The hunt for longer ranging electric vehicles has just been given a boost with IBM announcing that Central Glass and Asahi Kasei have joined the company’s Battery 500 Project to collaborate on researching how to extend the range of EVs. This, it is hoped, will make eco friendly cars popular enough that the public will want to trade their gasoline vehicles for them. The collaboration follows IBM’s initiative where in 2009 it began a project to explore how to extend EVs’ driving ranges
The sustainable mobility project seeks to popularize the use of electric vehicles, which has been slowly gaining ground as people search for alternatives to conventional cars owing to rising gas prices and concern for the environment. IBM worked on developing lithium air technology that could drive a family sized EV for a good 500 miles before needing to be recharged.
The lithium air batteries harness oxygen and transfer it to a nano structured carbon cathode. The oxygen is stored and undergoes a reaction with electrons and lithium ions to produce electricity. When the EV is plugged in, the oxygen that hasn’t been tampered with is released into the atmosphere. In essence, the technology is similar to breathing.
What could help the technology make it big is that it is significantly lighter than the systems found inside standard EVs. With Asahi and Central Glass now joining IBM’s efforts, it’s hoped that the innovative initiative will be made fully viable by the year 2030.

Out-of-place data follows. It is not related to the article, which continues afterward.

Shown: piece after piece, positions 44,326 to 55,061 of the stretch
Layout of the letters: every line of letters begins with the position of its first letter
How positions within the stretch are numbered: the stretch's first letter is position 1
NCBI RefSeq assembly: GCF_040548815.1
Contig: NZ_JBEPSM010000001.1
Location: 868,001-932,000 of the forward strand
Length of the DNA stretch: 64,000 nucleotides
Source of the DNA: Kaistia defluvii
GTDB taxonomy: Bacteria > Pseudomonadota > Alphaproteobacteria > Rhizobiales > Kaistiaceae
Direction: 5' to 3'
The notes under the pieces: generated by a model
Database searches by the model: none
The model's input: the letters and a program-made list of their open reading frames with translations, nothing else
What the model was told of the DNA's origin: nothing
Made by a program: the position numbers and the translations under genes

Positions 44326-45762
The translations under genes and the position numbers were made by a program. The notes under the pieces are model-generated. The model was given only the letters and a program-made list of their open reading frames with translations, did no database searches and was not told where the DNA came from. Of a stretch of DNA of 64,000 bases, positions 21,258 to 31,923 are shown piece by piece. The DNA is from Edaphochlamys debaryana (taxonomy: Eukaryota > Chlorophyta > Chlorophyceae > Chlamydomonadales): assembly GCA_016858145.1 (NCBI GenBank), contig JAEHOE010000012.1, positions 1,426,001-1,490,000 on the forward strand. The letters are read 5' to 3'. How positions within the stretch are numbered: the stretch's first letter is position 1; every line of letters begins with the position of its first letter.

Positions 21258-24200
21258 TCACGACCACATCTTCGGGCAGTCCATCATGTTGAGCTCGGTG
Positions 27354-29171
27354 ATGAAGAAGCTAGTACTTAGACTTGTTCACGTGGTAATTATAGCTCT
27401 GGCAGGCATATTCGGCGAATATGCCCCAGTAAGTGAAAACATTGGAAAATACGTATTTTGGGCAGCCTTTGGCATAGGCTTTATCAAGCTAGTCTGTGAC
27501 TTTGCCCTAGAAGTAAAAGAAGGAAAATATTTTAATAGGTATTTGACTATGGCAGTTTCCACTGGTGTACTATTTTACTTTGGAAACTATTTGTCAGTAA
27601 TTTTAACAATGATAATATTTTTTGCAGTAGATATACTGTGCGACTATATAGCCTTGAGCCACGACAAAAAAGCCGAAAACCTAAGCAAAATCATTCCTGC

Asahi Kasei will use its knowledge in membrane technology to create critical components for lithium air batteries. Central Glass, on the other hand, will use its chemical know how to develop a new class of high performance additives and electrolytes that are specifically designed to improve the batteries.
For comparison, standard EVs have a driving range of 100 miles on an average. The constant need to recharge batteries poses a problem especially if you have to make long trips.
The Editorial Team at SolarFeeds is made up of knowledgeable solar industry insiders and experts who have a passion to share valuable, helpful and educational information. Aiming at becoming the best place to learn solar, the publication partners with industry thought leaders, journalists and influencers. If you want to publish your articles on SolarFeeds Magazine, click here.